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Will You Pay Taxes On Your Settlement Or Verdict?


Let’s say that you are injured, and you make a personal injury claim, and you eventually recover compensation, whether through a settlement or through a jury verdict. You pay whomever needs to be paid out of that settlement, and the balance is yours. Except, you may have forgotten one person or thing that still will want their cut: Uncle Sam.

Your settlement or verdict is income, money coming to you. So can it be taxed? The answer is more complex than you may think, but the good news is that your injury attorney can, in some cases, help you manage your settlement in a way that minimizes your tax burden.

Is it Replacing Income?

As a general rule, any payment you get from the other side that would be taxable if you had received that money normally, can be taxed. In plain terms, this means lost wages. If you were never injured, and went to work and made that money, it would be taxed. So, the money you receive to compensate you for those lost wages is also taxed.

Additionally, money you receive to pay your medical expenses is also not taxable. That includes all treatment, not just the emergency care you may receive as a result of the accident.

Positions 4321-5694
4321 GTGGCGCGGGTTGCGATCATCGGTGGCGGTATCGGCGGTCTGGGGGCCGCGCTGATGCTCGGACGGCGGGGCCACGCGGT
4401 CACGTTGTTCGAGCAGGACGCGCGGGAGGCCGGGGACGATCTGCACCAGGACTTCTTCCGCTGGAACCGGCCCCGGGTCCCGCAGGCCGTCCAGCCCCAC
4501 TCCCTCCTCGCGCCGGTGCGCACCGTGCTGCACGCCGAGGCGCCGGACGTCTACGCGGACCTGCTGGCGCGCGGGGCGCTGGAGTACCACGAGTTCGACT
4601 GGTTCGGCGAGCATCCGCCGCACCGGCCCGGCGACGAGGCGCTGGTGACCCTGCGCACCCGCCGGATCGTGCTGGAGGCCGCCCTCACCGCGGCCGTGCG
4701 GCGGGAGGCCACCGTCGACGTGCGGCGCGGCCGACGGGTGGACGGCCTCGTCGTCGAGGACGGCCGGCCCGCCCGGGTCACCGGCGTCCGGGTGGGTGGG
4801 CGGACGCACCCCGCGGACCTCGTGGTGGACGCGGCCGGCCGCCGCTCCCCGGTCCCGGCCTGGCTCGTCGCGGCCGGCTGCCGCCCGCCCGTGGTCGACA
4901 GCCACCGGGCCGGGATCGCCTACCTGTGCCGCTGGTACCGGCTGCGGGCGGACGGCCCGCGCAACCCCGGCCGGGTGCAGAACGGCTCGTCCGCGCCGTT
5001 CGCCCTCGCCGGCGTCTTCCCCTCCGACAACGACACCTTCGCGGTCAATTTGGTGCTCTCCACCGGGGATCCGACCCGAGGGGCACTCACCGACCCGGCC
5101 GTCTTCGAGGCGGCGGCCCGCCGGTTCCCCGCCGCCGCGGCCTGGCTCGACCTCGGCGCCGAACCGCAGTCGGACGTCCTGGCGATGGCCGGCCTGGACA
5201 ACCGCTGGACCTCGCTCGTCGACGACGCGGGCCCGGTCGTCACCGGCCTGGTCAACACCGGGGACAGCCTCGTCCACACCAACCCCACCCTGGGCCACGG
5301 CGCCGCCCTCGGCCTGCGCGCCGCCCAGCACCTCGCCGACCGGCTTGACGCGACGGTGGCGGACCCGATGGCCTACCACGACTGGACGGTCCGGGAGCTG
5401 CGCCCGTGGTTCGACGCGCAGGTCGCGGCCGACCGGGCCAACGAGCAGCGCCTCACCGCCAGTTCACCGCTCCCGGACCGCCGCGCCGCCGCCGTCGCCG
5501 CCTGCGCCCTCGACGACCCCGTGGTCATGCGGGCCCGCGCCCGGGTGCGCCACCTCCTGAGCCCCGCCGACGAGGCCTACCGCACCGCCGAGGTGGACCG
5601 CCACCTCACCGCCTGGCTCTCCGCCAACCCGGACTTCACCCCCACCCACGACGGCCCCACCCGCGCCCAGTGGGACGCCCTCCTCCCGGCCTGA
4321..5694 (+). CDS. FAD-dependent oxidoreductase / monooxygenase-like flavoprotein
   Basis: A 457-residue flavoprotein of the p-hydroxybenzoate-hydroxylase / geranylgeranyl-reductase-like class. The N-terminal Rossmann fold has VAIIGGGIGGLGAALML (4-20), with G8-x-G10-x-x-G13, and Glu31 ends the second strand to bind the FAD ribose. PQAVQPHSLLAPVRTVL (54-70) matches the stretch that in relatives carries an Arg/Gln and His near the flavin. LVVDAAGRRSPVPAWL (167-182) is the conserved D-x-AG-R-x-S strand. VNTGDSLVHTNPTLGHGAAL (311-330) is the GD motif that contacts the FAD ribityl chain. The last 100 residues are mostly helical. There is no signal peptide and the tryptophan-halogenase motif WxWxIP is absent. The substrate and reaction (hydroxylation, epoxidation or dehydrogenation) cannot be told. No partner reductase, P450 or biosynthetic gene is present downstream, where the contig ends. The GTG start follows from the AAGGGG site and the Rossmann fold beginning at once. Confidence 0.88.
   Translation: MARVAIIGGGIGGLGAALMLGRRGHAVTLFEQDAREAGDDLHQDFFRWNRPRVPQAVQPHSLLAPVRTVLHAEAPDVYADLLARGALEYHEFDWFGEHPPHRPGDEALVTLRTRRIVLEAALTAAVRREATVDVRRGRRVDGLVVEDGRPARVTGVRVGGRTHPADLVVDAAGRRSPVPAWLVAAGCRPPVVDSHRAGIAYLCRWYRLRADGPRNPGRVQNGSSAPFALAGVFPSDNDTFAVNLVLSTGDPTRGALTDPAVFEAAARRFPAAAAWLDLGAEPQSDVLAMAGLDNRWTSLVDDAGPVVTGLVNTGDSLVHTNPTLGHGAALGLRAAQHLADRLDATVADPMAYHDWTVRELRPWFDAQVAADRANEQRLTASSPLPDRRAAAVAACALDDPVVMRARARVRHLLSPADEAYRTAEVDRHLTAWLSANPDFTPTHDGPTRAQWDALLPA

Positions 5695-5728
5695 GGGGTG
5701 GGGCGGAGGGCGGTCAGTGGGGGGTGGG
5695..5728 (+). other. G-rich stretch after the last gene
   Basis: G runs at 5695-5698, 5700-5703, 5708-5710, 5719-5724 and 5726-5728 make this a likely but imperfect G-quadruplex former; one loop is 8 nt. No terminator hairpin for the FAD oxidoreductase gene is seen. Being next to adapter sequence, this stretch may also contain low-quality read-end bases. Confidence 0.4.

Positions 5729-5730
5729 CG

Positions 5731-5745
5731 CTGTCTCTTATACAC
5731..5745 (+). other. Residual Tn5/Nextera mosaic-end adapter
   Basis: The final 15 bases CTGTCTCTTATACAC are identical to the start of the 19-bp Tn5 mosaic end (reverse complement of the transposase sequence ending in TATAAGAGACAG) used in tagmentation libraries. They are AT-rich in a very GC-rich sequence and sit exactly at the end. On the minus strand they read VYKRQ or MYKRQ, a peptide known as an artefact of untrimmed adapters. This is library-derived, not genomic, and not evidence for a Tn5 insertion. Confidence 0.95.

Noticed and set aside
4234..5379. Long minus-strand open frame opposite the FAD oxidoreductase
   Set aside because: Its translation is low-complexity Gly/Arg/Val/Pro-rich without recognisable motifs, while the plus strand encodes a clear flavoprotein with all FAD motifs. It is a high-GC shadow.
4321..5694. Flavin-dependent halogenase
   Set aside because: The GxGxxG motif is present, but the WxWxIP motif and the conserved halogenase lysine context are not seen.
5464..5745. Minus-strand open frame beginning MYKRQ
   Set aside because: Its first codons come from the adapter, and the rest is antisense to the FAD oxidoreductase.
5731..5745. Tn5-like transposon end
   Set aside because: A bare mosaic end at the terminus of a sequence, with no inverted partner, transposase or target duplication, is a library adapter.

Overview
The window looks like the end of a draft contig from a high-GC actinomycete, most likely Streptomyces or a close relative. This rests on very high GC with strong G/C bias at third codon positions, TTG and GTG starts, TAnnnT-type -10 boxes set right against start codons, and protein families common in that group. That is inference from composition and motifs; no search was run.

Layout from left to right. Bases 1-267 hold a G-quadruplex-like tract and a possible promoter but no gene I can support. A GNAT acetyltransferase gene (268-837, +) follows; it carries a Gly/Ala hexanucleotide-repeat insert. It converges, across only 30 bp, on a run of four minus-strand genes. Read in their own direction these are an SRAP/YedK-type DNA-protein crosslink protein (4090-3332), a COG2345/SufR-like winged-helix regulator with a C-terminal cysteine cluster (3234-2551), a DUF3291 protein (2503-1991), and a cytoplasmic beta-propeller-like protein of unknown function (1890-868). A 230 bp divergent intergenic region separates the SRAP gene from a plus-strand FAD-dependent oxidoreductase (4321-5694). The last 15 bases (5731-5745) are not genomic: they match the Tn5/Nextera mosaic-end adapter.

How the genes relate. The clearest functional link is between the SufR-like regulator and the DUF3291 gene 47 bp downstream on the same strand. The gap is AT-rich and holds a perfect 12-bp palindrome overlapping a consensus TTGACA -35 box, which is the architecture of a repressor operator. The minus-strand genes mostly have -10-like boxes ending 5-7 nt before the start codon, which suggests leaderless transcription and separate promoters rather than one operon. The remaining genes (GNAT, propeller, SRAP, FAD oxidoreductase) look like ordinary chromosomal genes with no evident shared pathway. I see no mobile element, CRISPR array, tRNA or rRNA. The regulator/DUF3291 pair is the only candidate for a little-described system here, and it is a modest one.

Emotional and Non Economic Damages

Emotional damages get a bit more complex when it comes to taxes. If your emotional damages-things like pain, suffering anxiety, PTSD, loss of the quality of life, and similar non-economic losses—stem from or flow from physical injuries that resulted in the accident, then compensation for those items is not taxable.

However in some cases someone may have only emotional damages, with no physical injury. Although this is rare, if you do receive compensation for only emotional damages, that part of your compensation may be taxable.

Note that because of this rule, if you ever received a settlement for any kind of lawsuit that only had emotional damages, you would pay taxes on those damages. For example, in discrimination lawsuits, or harassment lawsuits, where there is no actual accident that causes a physical injury, you would pay taxes on those damages.

Taxes on Interest

It gets even more complex, because often, there is interest paid on what is owed to you. The law considered this “extra money,” and thus, even if the base payment (such as for medical expenses) is not taxable, the interest on that money would be taxable.

Specifying Your Damages

Of course, in many cases a verdict or a settlement is not parsed out to divide the money you receive evenly amongst all these categories. With a settlement, it is a bit easier, as your attorney can help word a settlement in a way that clearly states what amount is being paid for what purpose.

Jury verdicts may be a bit more difficult, but even then, a jury form can separate the damages into categories, to make it clear what is and is not taxable.

Call the West Palm Beach personal injury attorneys at Pike & Lustig today for help with your personal injury settlement-or if you need to take your case all the way to trial.



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